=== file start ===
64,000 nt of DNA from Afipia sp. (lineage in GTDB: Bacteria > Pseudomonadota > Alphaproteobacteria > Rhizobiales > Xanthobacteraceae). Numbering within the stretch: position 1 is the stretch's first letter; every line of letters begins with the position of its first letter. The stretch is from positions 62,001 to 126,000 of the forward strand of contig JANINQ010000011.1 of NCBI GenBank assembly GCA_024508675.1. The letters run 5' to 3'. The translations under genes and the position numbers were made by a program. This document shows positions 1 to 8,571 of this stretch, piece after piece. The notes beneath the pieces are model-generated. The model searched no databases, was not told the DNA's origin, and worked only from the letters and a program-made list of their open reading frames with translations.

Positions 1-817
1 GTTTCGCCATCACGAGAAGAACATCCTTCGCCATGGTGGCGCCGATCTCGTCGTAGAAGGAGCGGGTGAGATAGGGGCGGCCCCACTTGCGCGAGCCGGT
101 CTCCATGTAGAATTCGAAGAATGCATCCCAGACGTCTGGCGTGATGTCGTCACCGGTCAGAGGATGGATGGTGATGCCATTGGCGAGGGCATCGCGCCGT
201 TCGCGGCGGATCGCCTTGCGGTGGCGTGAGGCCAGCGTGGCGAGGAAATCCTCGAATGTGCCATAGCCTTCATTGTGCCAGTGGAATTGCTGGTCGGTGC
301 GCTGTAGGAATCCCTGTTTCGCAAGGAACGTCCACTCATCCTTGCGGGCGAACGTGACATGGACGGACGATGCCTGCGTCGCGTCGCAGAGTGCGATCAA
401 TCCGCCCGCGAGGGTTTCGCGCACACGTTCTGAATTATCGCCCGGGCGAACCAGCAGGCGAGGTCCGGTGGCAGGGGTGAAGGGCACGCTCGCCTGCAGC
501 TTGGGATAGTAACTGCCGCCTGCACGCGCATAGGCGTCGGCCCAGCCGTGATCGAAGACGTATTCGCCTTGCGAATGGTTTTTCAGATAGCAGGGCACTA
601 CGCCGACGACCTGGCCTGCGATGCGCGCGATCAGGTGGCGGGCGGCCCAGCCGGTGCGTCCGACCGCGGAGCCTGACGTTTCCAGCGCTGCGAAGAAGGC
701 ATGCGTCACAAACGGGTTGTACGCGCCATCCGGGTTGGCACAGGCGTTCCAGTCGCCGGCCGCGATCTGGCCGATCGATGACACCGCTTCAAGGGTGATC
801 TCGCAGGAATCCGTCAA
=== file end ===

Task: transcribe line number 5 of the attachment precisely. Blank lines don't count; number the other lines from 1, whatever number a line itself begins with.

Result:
201 TCGCGGCGGATCGCCTTGCGGTGGCGTGAGGCCAGCGTGGCGAGGAAATCCTCGAATGTGCCATAGCCTTCATTGTGCCAGTGGAATTGCTGGTCGGTGC